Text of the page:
Step 2: Give yourself a set amount of time to grieve

Confusion, embarrassment, fear and sadness of being let down and of letting yourself and others down tend to get in the way. The shoulda, coulda, wouldas tend to be some of the earlier reactions. This reaction is normal and perfectly fine, despite contrary advice. Go ahead and cry. Go ahead and hide in embarrassment and shame if that is what you want to do. If you stay in this state, you can't move on. I decided to give myself three days to go through all the sadness, shame and doubt that I could muster. Of course, times will vary based on the person and situation. My suggestion, don't go past a week. Doom and gloom is harder to get rid of the longer it lingers.

Step 3: Get back to what is important

You experienced the epic fail because you were working to make a dent in living your personal and/or professional mission. It's very easy and probably quite human to spend too much time translating an epic fail into a personal failure and living only inside of your head. Refocus on the world outside of you, on moving the needle of impact toward the direction of your goal. Remember that you are a leader with people counting on you. When you redirect your brain to the world around you, you lay the groundwork to get out of your own way.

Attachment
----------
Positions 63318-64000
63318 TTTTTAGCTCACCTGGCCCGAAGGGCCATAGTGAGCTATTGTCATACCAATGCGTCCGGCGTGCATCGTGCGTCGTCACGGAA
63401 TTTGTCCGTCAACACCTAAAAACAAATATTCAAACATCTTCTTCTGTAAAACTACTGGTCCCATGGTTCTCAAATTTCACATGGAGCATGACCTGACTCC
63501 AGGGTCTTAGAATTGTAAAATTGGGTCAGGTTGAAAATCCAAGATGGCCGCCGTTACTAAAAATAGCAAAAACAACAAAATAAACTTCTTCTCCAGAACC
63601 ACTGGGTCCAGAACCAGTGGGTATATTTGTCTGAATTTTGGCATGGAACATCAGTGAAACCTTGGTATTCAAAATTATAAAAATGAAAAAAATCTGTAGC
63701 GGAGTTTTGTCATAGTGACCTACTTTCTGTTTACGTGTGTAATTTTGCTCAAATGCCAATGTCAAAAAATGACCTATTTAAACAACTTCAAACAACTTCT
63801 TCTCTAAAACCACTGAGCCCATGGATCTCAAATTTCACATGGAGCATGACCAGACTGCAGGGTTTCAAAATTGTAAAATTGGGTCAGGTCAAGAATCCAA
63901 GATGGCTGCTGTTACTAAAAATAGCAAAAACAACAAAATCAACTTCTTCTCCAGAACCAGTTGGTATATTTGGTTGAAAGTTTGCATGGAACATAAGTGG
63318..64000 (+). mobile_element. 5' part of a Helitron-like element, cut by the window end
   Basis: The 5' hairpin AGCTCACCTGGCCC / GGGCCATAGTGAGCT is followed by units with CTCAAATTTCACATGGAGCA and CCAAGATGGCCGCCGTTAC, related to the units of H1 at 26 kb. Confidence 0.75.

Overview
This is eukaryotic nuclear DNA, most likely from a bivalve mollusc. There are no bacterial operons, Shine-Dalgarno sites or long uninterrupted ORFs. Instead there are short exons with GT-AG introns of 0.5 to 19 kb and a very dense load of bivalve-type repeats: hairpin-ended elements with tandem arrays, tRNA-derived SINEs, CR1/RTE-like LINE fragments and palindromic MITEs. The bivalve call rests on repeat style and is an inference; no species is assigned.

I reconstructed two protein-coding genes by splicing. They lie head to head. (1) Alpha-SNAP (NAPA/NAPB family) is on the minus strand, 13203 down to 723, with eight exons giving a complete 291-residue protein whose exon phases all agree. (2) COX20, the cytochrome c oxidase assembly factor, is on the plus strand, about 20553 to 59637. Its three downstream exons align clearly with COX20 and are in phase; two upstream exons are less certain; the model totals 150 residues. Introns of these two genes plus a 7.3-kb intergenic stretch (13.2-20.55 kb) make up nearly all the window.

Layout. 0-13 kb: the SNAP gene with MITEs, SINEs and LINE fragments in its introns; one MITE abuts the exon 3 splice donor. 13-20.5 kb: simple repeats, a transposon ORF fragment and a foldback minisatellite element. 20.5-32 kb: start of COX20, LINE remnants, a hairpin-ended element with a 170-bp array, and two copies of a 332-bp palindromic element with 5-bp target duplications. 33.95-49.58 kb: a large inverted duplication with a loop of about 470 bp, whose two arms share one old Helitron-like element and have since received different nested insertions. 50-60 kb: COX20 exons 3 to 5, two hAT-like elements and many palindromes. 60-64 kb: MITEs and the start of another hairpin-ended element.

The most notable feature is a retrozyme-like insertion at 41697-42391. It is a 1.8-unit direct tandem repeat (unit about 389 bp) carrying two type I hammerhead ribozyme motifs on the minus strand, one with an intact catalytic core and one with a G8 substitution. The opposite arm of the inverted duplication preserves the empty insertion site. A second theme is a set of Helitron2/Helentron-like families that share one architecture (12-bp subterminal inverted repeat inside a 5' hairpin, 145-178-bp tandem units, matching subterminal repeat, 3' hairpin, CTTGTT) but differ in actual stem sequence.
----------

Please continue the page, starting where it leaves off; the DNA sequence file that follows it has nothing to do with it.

Related: Have You Made a Big Mistake? Here's Why That's Good News for Your Company.

Step 4: Commit to learning, break it down, dig deep

Break down the entire experience leading up to the epic failure. Work backwards from the purpose of the engagement or work. With that in mind, break down every step, every conversation, every decision related to the key milestones. Ask yourself what worked in getting your client, your team, and you closer to the agreed upon outcomes. Strive to understand the capacity, people, process and technology components that worked well. Then apply that same method on what led to the failure. Don't look for what is not there, either positive or negative. Ask your team and yourself to reserve judgment and instead practice observation. This is a great step to exercise and strengthen individual and collective emotional intelligence.

Related: How I Transformed My Business Failures Into Strengths

Step 5: Put on the hat and the sneakers of a professional athlete